An alarming spate of attacks, threats and harassment has targeted well-known political figures in recent months, from Supreme Court Justice Brett Kavanaugh to House Speaker Nancy Pelosi (D-Calif.).
Below those headlines, however, are thousands of similar incidents targeting the people who make the country run: nurses, airport screeners, federal employees, poll workers, journalists, flight attendants, school officials, law enforcement officers, state and local officials, and others, experts tell Grid.
It appears the United States is a nation increasingly drawn to violence and threats of violence as acceptable responses to conflicts, large and small.
“People seem to have a really short fuse these days,” said Johnny Jones, a TSA officer at Dallas-Fort Worth International Airport and representative for the TSA worker’s union. “It’s like everybody’s ready to explode on somebody.”
University of Virginia sociology professor Ian Mullins said it’s important to think of what’s shifting as “a change in the threshold of what people are willing to accept.” In other words, Americans are increasingly conditioned to accept violence as a legitimate political act.
“There’s popular discourse that condones violence and almost makes it seem like an admirable action,” said Mullins. He pointed to examples like the reemergence of militias, the “mainstreaming” of the violent right-wing Proud Boys group and militant protests outside of libraries: “They’re becoming more visible and not being condemned in a way I might expect them to be.”
The roots of the rage
While most experts Grid spoke with agreed that political tensions and hyperbole drove threats and actual violence, some cited other factors.
For one, the economic climate has added stress to many Americans’ lives, leading to quick tempers. Also, certain professions, like nursing or security, have been facing workforce shortages that may exacerbate the increase in violent events — fewer hands are available to intervene and de-escalate situations before an agitated patient or customer initiates an assault.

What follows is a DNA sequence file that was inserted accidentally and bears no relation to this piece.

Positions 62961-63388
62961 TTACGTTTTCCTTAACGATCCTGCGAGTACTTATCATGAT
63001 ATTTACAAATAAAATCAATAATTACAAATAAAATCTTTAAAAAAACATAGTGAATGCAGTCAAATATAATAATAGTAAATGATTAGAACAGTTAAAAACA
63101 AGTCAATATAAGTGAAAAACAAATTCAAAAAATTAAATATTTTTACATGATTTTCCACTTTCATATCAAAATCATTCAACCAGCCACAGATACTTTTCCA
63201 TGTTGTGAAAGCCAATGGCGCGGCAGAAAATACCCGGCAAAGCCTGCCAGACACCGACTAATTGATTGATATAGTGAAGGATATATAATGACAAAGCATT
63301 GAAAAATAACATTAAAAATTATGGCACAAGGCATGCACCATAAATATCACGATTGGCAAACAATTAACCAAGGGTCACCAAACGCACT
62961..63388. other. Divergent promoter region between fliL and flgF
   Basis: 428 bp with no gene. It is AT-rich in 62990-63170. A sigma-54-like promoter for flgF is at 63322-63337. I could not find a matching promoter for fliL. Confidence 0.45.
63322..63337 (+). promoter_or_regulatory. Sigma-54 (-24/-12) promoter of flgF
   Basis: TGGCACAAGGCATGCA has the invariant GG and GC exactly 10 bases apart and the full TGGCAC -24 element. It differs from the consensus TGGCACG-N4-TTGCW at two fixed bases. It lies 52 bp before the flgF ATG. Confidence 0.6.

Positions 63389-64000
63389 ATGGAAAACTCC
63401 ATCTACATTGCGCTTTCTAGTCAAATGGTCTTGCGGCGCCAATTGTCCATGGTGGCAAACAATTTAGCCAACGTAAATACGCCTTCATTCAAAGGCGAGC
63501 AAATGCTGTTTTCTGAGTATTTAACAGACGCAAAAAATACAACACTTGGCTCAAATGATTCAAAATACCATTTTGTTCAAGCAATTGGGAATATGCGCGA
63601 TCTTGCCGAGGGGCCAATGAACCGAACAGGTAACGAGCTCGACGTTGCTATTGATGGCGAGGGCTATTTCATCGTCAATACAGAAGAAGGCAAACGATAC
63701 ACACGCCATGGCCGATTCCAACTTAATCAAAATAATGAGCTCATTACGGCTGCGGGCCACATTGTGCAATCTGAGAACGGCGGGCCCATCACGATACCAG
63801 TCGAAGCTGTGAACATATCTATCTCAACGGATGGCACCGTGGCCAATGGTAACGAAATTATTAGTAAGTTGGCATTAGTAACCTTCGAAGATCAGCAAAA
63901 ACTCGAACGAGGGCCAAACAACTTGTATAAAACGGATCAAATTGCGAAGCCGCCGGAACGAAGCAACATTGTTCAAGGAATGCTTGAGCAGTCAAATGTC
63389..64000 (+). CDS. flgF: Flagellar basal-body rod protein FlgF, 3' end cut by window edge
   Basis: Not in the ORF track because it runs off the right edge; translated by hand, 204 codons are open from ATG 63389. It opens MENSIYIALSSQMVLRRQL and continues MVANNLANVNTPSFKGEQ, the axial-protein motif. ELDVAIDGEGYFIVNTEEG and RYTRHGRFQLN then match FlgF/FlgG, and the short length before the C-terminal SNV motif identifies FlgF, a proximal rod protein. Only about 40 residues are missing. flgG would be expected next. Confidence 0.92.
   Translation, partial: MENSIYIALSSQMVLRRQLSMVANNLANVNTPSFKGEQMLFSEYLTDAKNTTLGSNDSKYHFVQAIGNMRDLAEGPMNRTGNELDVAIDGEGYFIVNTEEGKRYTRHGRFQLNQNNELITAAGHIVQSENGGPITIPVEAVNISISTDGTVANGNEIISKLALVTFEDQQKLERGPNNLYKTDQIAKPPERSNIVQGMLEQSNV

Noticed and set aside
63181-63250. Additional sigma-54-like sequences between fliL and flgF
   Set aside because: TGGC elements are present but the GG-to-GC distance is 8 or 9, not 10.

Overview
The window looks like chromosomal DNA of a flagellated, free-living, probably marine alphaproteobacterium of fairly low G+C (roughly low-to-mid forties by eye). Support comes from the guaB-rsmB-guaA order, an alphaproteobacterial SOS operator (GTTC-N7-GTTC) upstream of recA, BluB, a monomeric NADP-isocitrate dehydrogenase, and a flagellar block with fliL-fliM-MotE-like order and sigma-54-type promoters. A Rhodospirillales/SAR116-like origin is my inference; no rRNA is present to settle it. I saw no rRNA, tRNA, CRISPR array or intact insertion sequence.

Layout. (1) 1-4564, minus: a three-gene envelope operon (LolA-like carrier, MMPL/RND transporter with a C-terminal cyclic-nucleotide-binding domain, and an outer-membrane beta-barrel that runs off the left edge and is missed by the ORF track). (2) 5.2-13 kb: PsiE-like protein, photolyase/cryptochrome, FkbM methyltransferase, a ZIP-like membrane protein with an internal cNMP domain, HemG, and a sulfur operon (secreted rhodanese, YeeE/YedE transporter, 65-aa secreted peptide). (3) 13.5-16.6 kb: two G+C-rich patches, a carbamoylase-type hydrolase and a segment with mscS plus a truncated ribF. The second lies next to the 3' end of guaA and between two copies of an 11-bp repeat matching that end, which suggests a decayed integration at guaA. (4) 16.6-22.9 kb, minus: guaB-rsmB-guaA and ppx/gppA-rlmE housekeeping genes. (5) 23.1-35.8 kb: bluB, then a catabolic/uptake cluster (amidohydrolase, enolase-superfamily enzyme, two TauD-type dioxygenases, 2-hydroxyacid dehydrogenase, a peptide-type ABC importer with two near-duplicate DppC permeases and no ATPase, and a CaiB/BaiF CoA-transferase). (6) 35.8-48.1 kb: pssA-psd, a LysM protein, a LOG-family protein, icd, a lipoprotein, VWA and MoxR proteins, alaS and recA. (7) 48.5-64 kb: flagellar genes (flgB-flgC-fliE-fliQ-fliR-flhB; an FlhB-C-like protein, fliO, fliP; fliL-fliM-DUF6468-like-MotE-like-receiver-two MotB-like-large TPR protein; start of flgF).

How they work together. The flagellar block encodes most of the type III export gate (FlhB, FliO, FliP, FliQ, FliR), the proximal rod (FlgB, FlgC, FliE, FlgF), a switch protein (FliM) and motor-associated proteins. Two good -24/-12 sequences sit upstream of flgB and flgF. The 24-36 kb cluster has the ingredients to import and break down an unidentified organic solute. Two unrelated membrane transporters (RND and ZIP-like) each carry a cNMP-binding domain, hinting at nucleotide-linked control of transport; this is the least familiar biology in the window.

One major factor many had previously blamed for rising violence was Americans’ reactions to the covid pandemic and public health mandates. School closures, vaccination campaigns and mask mandates were believed to trigger a spike in violent behavior over the past couple of years.
Those pundits were only half right, it appears: Relaxing pandemic precautions seems to have reduced the frequency of targeted threats and violence for some workers, but violence and the threat of violence remain more common than ever for many, Grid found.
“It’s getting worse instead of getting better,” said Jean Ross, president of National Nurses United (NNU). “We call it an epidemic, an epidemic of violence against nurses and other healthcare workers.”
In each of three surveys conducted by NNU throughout the pandemic, nurses reported a small or significant increase in workplace violence. In early 2021, about 22 percent reported observing an increase, and a year later, nearly half of respondents reported an increase.
“People are angrier,” Ross said, “and they are tending to take it out on those of us who are trying to help them.”
Public employees bear the brunt
Local public health officials are similarly receiving awful levels of harassment, threats and violence, according to Adriane Casalotti, chief of government and public affairs at the National Association of City and County Health Officials.
“One of the things that we found over time is how unfortunately day-to-day things like death threats became,” said Casalotti. While the stories alarmed Casalotti, she said the officials were “like, ‘That’s my Tuesday death threat.’”